I have gotten so much braver since beginning my furniture business. I have begun considering purchases that I would not have before. In fact, I would have thought myself crazy for even considering this recent purchase I am going to tell you about.
For some reason, French furniture never appealed to me until recently. All those curves and plump parts looked a little too girly for me. Then, I came across a French serving cart in a thrift store that was a great price, but needed a makeover. I was not at all sure that I could get into it, but I decided to have fun with it, and it came out great. I’ll show you that in another post.
So, after that, I found a gorgeous French bombe-style dresser that needs a redo but I haven’t gotten to yet. I’m savoring it for a color scheme that I can’t decide on. And then one day, I was out yard sale shopping and came across a jaw-dropping piece:
Okay, yes, it needed work. But it was amazing. It used to be gilded and shiny! Parts of it still were! It was old! Shiny! Old! It had burlap on it! Old burlap! Foreign writing! Hay hanging out! How much cooler could it get?? I took photos and chatted with the seller. Turns out she found it in Tennessee and brought it back to sell in the big city. She took the fabric off because it was horrible, which was a good move. It was very sturdy, and heavy. I drooled, imagined, stroked it, and left.
I had been on my way to rearrange my pieces at the vintage market, so I showed the photo to the manager there. She affirmed my attraction to the amazing sofa. I thought about it all afternoon. I had hoped that it wouldn’t be there when I got back because I really wasn’t at all sure of what to do with it. But I had to have it. I didn’t know if I would attempt to reupholster it, have it done professionally, or re-sell it. But I had to have it. Obviously, it was still there, and meant for me!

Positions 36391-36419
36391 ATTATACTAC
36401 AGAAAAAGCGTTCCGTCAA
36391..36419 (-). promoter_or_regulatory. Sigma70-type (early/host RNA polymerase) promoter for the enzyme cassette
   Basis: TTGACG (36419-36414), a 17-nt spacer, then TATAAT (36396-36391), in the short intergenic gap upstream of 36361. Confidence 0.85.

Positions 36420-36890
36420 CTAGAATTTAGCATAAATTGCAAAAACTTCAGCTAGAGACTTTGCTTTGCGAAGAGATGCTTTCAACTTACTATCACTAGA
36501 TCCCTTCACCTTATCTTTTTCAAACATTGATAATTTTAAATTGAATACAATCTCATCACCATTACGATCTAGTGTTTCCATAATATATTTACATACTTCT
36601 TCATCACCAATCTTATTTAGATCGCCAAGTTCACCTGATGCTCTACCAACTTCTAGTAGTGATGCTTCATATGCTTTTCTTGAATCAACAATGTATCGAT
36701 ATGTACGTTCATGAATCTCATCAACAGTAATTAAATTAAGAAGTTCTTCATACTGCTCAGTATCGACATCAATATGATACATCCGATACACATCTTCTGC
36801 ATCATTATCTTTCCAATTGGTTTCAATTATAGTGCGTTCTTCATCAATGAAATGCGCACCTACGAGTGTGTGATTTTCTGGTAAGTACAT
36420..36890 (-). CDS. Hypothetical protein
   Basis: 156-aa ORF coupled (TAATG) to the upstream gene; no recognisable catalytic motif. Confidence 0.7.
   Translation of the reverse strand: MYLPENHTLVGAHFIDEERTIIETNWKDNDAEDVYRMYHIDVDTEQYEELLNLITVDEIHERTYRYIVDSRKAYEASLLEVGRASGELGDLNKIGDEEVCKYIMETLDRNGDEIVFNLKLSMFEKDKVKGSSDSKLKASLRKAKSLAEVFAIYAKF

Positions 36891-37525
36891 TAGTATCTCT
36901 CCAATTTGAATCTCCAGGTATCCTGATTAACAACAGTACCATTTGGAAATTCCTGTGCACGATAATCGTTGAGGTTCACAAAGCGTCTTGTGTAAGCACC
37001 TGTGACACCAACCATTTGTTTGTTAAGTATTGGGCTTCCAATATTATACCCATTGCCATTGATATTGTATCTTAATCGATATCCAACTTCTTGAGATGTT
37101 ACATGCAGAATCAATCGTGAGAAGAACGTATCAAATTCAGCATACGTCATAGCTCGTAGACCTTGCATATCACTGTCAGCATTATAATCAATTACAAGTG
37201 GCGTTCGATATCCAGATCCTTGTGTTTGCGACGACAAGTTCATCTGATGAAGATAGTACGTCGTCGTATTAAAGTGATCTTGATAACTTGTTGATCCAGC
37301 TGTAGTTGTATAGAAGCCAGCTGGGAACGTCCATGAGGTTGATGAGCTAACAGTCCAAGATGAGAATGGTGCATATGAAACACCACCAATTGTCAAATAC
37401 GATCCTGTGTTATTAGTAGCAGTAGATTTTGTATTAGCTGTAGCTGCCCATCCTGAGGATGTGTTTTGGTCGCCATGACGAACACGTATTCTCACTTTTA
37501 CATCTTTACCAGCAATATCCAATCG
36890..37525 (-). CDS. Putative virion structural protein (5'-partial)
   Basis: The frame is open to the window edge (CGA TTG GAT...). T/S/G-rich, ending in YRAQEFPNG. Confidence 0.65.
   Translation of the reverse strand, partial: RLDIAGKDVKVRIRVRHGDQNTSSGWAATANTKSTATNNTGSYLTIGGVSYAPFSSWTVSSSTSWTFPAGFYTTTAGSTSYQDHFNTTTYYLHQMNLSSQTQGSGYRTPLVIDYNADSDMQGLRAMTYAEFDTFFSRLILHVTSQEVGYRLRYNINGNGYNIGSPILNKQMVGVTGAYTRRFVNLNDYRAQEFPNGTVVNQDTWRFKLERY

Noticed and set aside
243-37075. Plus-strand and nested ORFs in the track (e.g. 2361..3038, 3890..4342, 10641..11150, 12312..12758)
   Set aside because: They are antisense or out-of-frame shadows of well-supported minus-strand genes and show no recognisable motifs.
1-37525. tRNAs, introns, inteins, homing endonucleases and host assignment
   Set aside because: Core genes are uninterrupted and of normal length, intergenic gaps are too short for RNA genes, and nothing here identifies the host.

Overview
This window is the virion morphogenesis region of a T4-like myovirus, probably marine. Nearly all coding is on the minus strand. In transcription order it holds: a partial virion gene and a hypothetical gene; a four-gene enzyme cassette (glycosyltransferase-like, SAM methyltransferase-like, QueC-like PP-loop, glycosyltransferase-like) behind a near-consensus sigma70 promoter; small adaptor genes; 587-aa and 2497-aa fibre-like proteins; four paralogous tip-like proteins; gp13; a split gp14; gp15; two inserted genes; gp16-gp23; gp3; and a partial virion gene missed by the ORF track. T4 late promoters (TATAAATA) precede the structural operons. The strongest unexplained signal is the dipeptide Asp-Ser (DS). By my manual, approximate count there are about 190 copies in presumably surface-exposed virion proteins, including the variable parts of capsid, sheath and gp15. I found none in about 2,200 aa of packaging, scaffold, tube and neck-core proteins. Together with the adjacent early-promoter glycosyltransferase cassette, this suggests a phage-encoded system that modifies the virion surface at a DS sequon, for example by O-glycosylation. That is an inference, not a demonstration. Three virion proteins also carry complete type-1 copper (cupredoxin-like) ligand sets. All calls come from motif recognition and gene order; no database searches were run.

I made a deal with the seller, brought it home, and Mr. City Girl nearly had a cow. He thought I had gone completely nuts. But that’s why he has the 9 to 5, right? I took it over to the market, and most of the vendors I asked there had an opinion. Interestingly, it was split down gender lines: Men who thought it was cool: Zero. Women who thought it was cool: All. Validated.
I’m no forensic scientist, but there were some clues as to its history. A friend had the Arabic writing translated. It said, “Made in Syria” along with the name of the company, which no longer exists, and their phone number. It was obviously old, with old school furniture upholstery methods, like hay for padding. So it may be pre-1943, since France occupied Syria from 1920 until 1943, and may have had some influence over the styles in that country at that time.
Since I didn’t have any room for the huge piece at my house and workshop, I put a price on it for the market. I really didn’t expect to sell it, nor did I really want to, but I thought I could think about it for a while safely. Within four hours of opening that day, a couple fell head over heels just like I did, and couldn’t leave it there. I was happy to have them take it home and do something wonderful with it. At least I had it for a little while!
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